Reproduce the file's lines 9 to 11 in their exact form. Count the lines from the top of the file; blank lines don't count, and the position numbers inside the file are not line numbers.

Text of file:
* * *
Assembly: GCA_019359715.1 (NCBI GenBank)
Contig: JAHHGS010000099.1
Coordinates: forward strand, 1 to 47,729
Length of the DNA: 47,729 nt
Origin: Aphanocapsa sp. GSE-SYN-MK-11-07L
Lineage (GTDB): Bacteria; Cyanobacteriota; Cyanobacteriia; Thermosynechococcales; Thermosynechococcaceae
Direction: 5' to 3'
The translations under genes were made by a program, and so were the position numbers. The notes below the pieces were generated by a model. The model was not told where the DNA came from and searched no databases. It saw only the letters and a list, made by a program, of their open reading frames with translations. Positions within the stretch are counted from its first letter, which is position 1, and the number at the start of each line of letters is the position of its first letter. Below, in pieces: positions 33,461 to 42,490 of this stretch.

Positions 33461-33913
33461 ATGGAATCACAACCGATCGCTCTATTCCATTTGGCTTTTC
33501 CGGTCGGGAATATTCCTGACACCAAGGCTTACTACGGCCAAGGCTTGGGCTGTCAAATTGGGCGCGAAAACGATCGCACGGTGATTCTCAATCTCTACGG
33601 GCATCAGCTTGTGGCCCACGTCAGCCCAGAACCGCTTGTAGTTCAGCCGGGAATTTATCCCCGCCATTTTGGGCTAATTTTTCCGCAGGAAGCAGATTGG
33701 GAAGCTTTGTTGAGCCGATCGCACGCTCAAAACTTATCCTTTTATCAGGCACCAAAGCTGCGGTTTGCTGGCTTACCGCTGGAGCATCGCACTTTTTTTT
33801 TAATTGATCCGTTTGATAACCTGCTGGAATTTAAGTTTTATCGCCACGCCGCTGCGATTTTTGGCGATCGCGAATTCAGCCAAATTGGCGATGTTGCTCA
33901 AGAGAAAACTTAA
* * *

Positions 33461-33913
33461 ATGGAATCACAACCGATCGCTCTATTCCATTTGGCTTTTC
33501 CGGTCGGGAATATTCCTGACACCAAGGCTTACTACGGCCAAGGCTTGGGCTGTCAAATTGGGCGCGAAAACGATCGCACGGTGATTCTCAATCTCTACGG